Such work, while profound, often cedes too much ground to the charged and often predetermined frames of reference on which the political question of whether Islam and feminism can coexist often hinge. In other words, while Muslim feminists have confronted these questions in real, determined, and sustainable ways, their confrontations leave unturned the terms that shape this debate in the first place. Why, for example, do Muslims feel compelled to answer the question of whether Islam is compatible with feminism by repeatedly defining and defending Islam and showcasing its gender equal principles to non-Muslims? Why don’t we alter the frames of the question, asking, instead, what feminism actually means and whether feminism, as a both a political movement and analytical tool, is amenable to Islam and religious identity and practice? How does our constant re-engagement with this question of the ostensibly contradictory, uneasy, or nonexistent relationship of Islam and feminism obscure predetermined relationships of power and reinforce hegemonic discourses?

As Muslim women, anti-racist feminists, teachers, and scholars from two different backgrounds and positionalities, we have found ourselves reflecting on these questions and repeatedly grappling with the troubling narratives that shape discourses about Muslim women and Islam in Western and non-Western contexts. So, rather than responding to the question of Islam’s compatibility with feminism from a defensive standpoint, we have utilized this forum to refocus our energies on understanding our varied but interconnected religious and political experiences and struggles and to think through both our alliances and complicities. In short, we want to reflect on how our critiques can be imagined and mobilized in the service of revolutionary causes in a period of intense social, political, and economic local and global change.

For her part, Sophia’s faith has served as her political, spiritual, and social anchor. Both her scholarly and activist work engage her own particular experience as an Afro-Arab anarcha-feminist Muslimah missing the whimsy and traditions of her neighbourhood in Alexandria, Egypt, and a homestead in Beir Nabala, Palestine — a home(land) that she has never set foot upon. Sophia’s Muslim politics are shaped by a Third Worldist devotion to disrupting the imperialist binary of Arab vs. African that many of our sisters and brothers in Islam, the West, and SWANA (Southwest Asia and North Africa) replicate. But, as Sinat Giwa articulated in a loving narrative of finding the peace in “Salam’ing to strangers” (only a little pun intended), Sophia’s Islam remains her own. It is a self-aware, anti-racist, and feminist Islam devoted to building solidarity by owning and respecting the complexities of her intersectional identities and those of her peers and allies.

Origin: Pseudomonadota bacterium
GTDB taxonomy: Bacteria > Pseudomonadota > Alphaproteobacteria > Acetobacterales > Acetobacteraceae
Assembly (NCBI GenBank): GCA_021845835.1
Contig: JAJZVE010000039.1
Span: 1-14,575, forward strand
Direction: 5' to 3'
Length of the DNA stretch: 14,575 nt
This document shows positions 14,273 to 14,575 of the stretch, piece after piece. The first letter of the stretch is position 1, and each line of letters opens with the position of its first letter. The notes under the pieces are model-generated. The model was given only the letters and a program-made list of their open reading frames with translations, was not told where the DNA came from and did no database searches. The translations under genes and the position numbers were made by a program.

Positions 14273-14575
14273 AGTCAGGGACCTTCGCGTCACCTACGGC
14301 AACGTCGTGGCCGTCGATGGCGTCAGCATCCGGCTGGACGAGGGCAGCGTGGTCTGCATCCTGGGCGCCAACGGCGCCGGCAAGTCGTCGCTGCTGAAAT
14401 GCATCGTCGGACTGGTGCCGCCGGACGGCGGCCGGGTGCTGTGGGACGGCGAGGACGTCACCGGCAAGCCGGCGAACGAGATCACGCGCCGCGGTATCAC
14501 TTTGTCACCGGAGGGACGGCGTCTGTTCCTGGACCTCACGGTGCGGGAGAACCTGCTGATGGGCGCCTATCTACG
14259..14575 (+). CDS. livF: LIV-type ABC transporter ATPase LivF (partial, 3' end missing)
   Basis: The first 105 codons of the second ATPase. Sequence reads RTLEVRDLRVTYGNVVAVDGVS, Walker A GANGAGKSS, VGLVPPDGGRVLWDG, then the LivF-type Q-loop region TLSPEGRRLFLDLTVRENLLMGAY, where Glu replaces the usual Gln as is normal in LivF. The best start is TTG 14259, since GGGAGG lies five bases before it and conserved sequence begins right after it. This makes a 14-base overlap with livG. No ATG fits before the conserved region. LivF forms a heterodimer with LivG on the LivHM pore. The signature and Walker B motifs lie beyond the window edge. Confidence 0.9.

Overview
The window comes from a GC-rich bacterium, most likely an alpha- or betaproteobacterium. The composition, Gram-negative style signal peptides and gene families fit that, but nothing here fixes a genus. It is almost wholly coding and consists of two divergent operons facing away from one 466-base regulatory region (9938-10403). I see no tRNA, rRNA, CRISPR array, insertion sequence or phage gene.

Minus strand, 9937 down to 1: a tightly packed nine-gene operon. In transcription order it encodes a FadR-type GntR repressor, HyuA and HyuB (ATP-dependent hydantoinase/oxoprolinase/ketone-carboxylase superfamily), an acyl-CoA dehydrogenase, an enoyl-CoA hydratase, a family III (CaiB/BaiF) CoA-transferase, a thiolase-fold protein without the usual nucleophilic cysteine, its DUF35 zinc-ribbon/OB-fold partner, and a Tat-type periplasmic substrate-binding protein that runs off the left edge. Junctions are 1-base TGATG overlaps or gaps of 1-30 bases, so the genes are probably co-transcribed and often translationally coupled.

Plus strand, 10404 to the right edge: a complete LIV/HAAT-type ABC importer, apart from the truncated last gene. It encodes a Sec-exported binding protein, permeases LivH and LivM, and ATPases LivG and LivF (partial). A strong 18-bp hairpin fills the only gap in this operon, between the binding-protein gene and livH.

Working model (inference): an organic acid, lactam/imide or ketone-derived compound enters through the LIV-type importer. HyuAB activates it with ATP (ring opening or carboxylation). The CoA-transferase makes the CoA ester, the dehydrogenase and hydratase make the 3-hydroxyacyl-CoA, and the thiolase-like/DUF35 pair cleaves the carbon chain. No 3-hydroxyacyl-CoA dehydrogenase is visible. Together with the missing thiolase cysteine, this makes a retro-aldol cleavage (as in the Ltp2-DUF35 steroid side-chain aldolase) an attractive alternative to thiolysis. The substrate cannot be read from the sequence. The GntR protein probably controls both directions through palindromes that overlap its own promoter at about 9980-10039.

As a Palestinian feminist scholar based in the settler colonial state of Canada (who will soon be moving to the United States), Dana has often struggled to find her own faith amidst pressures to conceal religious practice, to sever ties with religious communities, and disavow violent acts perpetrated in Islam’s name. Dana’s faith is driven by her desire to understand Muslim women’s acts of resistance against interpersonal and state-sanctioned acts of violence. Like Shaista Patel, Dana seeks to enact “feminist theories and practices that recognize the critical and urgent need of intervening in the interlocking workings of state power and gender violences, and that engage with histories of the land we are on.”